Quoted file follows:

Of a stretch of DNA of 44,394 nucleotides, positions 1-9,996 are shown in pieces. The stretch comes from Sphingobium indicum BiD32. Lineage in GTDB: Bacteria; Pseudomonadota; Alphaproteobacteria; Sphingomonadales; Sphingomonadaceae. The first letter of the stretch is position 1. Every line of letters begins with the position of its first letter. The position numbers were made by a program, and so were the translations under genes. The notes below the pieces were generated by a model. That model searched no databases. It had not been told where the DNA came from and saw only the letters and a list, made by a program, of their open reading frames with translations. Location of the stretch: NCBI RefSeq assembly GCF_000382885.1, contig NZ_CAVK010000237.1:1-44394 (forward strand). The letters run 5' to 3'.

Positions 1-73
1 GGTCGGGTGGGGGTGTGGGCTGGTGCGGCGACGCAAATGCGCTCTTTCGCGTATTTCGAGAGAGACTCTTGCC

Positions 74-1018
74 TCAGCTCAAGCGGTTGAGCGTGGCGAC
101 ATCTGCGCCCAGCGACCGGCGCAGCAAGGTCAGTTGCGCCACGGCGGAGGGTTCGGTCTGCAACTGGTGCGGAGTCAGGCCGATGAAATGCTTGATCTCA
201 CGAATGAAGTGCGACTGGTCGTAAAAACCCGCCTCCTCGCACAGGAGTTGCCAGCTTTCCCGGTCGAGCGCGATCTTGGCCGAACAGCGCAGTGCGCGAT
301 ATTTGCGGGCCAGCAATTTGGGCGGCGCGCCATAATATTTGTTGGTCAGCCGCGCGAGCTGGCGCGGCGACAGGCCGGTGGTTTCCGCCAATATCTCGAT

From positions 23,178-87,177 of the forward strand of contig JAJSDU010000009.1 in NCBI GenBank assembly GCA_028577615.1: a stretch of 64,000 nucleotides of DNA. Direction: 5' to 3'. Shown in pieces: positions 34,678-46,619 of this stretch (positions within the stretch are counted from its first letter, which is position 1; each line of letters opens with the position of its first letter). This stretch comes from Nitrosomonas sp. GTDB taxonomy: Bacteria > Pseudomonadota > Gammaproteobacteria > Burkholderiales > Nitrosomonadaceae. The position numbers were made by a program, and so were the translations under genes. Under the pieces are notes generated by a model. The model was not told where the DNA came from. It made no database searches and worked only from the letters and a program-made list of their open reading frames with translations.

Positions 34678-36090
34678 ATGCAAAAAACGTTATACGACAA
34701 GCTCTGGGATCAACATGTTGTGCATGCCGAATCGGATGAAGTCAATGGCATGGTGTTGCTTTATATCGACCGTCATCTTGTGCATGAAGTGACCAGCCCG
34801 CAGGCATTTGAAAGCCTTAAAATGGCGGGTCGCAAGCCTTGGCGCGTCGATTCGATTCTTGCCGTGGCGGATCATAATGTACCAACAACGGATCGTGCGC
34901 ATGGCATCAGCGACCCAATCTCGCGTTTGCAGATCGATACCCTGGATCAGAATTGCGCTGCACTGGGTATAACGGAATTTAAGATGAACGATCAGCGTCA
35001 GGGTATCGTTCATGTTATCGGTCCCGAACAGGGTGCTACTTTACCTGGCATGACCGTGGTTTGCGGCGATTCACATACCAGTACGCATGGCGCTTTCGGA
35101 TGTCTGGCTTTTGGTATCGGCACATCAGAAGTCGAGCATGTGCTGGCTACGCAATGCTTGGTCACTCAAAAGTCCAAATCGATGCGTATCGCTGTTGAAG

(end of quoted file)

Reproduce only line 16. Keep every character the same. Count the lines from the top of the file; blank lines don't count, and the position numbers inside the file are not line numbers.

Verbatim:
35101 TGTCTGGCTTTTGGTATCGGCACATCAGAAGTCGAGCATGTGCTGGCTACGCAATGCTTGGTCACTCAAAAGTCCAAATCGATGCGTATCGCTGTTGAAG